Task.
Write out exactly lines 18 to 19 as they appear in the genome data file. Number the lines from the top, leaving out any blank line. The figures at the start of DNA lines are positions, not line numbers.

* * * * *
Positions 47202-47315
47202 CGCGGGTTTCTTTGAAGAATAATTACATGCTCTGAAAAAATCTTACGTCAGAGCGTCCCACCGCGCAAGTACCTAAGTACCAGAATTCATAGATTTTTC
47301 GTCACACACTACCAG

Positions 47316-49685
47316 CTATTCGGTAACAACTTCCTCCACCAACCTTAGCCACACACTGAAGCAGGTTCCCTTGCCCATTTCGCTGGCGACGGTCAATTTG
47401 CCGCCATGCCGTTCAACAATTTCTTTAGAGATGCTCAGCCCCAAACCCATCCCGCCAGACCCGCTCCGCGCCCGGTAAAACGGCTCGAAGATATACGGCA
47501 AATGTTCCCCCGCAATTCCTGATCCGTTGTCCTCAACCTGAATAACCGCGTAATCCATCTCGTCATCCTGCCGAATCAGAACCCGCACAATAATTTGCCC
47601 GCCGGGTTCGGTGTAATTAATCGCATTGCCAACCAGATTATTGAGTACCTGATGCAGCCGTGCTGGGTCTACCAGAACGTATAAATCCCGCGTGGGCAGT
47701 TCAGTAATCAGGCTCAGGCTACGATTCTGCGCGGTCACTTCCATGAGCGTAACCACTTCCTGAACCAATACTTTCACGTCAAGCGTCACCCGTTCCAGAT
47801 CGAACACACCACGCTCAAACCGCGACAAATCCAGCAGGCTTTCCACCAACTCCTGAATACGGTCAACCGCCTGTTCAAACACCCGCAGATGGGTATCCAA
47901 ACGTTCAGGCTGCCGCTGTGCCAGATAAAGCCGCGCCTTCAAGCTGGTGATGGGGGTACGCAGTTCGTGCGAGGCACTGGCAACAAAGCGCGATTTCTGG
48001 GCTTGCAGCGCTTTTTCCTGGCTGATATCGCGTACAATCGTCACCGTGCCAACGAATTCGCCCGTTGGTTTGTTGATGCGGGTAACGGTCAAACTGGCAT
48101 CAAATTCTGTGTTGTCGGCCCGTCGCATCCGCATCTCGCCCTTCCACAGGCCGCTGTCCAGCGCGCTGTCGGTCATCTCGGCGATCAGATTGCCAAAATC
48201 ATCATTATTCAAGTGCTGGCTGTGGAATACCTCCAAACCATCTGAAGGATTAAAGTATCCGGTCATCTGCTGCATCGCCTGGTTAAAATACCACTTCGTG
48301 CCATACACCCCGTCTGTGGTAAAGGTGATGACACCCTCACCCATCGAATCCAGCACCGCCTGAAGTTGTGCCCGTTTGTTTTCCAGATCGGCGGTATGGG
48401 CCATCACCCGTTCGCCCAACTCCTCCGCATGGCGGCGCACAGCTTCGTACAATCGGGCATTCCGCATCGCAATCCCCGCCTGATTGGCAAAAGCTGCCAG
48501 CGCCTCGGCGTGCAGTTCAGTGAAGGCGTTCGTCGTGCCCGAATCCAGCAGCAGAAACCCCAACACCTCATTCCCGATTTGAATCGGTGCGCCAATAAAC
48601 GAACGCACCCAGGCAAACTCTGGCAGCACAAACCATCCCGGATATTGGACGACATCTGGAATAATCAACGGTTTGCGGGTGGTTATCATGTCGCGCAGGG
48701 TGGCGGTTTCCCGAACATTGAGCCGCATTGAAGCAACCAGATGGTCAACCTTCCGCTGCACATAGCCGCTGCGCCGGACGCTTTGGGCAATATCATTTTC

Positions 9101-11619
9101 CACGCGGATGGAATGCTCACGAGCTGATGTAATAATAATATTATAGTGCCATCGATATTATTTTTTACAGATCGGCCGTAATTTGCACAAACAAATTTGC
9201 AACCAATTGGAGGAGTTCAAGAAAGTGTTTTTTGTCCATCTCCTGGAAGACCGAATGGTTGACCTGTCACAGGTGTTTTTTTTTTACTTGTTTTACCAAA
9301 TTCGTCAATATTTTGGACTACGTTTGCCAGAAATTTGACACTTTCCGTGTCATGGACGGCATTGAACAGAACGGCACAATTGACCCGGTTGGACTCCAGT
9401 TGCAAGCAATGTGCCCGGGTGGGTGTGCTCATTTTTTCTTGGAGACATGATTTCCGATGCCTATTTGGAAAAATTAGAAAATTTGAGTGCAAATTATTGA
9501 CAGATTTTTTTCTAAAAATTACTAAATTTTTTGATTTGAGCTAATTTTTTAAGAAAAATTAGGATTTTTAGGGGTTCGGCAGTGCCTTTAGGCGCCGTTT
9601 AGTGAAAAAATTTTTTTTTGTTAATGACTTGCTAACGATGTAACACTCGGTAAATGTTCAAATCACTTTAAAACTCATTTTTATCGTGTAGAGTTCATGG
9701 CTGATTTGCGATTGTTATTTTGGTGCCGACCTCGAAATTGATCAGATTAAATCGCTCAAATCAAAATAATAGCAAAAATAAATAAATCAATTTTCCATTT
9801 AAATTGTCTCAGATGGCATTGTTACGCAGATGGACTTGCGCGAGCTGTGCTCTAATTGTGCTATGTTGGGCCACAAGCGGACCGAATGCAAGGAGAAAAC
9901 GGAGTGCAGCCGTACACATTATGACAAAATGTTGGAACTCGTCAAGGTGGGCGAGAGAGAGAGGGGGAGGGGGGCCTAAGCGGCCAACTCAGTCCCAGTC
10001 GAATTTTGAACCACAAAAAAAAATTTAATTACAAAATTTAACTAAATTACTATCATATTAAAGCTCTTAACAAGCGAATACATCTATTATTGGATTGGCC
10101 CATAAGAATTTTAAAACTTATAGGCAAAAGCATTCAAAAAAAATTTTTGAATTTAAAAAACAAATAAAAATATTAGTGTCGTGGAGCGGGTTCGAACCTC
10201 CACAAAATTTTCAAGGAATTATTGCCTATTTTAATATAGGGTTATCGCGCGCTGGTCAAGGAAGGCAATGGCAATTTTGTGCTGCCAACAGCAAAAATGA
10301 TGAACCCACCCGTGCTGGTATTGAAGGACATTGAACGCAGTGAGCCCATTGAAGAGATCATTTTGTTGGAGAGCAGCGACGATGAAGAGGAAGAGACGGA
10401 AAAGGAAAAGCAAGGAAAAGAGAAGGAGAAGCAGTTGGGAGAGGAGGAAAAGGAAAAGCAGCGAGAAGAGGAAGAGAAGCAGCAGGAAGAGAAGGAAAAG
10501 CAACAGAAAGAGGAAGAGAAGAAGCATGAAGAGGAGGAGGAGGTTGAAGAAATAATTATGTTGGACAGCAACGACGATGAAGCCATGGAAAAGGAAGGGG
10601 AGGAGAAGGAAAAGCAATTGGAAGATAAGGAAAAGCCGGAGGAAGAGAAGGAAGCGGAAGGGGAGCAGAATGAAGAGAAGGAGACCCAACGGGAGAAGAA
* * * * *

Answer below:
48601 GAACGCACCCAGGCAAACTCTGGCAGCACAAACCATCCCGGATATTGGACGACATCTGGAATAATCAACGGTTTGCGGGTGGTTATCATGTCGCGCAGGG
48701 TGGCGGTTTCCCGAACATTGAGCCGCATTGAAGCAACCAGATGGTCAACCTTCCGCTGCACATAGCCGCTGCGCCGGACGCTTTGGGCAATATCATTTTC